Complete measurement tool hyperlink: http://store.samhsa.gov/shin/content//CTC020/CTC020.pdf
Scoring / Benchmarking
Scoring:
Before analyzing the data, code answer options as follows:
0=Very wrong
1=Wrong
2=A little bit wrong
3=Not wrong at all

Generally, this survey is summarized by using scale scores. Lower risk factor scale scores and higher protective factors are associated with better behavioral outcomes. To facilitate comparisons with public school students across the U.S., scale scores can converted into percentile scores, ranging from 0 to 100, by referencing them against the Communities That Care® normative database. This bed of normative data, which was compiled by combining the results of selected Communities That Care Youth Survey efforts that were completed in 2000, 2001, and 2002, contains survey responses from over 280,000 students in grades 6 through 12. Scale scores can be weighted on four demographic variables (ethnicity, sex, socioeconomic status, and urbanicity) so that they generalize to the population of US public school students. Norming and weighting scores requires knowledge of statistics and would most likely need to be completed by an external research firm.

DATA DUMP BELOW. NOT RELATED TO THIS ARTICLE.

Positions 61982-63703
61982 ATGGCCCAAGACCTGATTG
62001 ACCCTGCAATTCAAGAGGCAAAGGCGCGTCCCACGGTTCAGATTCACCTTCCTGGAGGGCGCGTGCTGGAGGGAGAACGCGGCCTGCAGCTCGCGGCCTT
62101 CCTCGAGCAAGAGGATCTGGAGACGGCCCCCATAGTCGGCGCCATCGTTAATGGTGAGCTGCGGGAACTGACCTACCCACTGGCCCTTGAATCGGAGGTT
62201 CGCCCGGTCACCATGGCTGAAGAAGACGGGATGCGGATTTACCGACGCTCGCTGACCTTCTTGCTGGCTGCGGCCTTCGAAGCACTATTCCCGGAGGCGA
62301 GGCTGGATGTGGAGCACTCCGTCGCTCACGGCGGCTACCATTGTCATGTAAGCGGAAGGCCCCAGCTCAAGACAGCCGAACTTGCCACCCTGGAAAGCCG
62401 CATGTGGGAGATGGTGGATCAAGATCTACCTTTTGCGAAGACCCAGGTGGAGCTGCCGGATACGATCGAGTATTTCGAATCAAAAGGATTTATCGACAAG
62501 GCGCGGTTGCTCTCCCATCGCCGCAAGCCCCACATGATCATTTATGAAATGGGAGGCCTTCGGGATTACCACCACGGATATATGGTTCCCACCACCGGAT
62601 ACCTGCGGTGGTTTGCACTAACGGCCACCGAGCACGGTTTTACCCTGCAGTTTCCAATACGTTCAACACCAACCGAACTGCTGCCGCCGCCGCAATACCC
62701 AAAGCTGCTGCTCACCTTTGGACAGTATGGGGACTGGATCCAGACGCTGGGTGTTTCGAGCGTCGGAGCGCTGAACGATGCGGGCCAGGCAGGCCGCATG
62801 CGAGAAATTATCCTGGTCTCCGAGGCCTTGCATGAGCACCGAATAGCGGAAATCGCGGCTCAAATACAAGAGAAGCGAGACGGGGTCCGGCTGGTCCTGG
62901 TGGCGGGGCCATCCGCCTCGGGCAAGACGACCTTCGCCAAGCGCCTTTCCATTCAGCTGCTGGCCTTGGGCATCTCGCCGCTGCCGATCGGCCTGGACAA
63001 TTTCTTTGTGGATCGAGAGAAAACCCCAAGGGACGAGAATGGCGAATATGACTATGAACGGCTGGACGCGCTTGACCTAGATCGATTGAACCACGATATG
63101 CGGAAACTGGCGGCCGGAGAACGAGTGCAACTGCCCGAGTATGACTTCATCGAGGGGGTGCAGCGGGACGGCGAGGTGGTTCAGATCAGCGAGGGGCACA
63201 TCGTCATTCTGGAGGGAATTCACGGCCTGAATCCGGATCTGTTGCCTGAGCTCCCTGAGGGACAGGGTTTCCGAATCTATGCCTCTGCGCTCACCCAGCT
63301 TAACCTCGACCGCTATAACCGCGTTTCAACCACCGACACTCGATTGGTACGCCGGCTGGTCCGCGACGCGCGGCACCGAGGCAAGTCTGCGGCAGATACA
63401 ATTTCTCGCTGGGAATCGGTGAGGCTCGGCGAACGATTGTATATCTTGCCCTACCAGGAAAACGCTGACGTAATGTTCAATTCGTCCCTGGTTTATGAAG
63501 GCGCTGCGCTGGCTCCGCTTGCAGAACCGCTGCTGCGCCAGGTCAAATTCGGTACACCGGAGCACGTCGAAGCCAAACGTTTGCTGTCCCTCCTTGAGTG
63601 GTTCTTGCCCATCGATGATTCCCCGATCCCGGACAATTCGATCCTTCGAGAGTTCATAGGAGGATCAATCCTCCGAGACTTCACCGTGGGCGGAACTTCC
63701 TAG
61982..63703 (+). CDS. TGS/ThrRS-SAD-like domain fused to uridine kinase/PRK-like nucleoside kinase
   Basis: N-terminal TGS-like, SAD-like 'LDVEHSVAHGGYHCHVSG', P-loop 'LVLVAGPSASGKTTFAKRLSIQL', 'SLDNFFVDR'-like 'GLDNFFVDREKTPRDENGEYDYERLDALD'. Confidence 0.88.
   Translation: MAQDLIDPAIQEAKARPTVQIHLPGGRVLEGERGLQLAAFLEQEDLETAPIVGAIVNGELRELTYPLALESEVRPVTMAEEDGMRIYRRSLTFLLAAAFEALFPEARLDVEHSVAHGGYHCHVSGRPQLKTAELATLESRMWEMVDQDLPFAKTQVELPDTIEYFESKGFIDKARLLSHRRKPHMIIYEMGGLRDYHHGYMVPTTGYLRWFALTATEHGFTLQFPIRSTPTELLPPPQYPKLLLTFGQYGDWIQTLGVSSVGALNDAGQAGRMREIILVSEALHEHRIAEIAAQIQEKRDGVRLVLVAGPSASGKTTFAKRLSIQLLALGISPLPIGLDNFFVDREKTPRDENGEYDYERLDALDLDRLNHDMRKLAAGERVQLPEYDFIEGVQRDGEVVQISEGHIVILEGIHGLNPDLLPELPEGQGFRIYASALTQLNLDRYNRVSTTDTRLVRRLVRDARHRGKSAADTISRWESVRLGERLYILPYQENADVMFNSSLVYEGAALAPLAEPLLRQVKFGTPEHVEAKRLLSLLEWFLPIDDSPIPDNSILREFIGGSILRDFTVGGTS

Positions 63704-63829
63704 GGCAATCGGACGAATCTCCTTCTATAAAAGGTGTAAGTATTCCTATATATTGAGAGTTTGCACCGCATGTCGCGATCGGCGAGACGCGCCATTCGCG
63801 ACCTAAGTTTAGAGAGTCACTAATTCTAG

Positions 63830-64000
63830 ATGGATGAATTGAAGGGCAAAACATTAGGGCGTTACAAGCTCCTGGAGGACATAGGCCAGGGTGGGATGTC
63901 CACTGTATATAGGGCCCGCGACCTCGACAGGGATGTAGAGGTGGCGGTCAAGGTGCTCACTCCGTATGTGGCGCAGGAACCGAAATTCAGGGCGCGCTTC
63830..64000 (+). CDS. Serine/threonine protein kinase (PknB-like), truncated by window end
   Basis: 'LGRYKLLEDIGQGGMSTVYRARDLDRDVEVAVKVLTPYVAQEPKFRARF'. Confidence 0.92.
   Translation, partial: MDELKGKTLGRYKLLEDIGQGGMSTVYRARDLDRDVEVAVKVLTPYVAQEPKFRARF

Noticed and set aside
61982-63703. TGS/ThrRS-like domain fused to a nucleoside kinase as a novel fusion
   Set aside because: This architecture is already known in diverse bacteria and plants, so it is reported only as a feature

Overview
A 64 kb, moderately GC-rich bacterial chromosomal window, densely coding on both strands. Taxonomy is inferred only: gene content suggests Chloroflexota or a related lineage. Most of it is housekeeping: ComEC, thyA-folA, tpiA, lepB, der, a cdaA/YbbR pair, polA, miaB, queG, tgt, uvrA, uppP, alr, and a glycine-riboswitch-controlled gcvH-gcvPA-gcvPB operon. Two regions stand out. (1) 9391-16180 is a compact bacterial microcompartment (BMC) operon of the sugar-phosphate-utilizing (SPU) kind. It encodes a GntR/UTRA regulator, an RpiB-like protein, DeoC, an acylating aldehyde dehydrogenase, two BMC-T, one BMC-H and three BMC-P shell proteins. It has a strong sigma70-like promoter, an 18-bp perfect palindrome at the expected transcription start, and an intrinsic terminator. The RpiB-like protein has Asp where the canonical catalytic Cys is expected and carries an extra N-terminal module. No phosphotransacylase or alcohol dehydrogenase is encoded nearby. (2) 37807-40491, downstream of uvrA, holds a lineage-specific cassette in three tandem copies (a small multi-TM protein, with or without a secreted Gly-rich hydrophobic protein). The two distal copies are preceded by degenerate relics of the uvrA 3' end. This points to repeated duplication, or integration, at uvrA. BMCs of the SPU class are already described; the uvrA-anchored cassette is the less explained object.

Several companies provide services for scoring, aggregating the data, and generating reports for the school(s) to use for program planning and evaluation (see http://www.sdrg.org/ctcresource/Community%20Assessment%20Training/Participant%20Guide/CAT_PG_mod2.pdf).

For a sample report, go to: http://rothenbach-research.com/surveys/CTCYS_Sample_Report.pdf.

For help interpreting data obtained from the survey, please contact:
Blair Brooke-Weiss
Communities That Care Specialist
Social Development Research Group
University of Washington
9725 Third Ave NE, Suite #401
Seattle WA 98115
Phone: 206.543.5709
Email: [email protected]

Benchmarks:
Target goals/benchmarks for this indicator in 2010 were set by SAMHSA (FY 2012 Online Performance Appendix: http://www.samhsa.gov/Budget/FY2012/SAMHSA-FY12CJ-OPA.pdf) as the following:

•Percent of program participants (age 12-17) who somewhat disapprove or strongly disapprove of substance use = 82.8%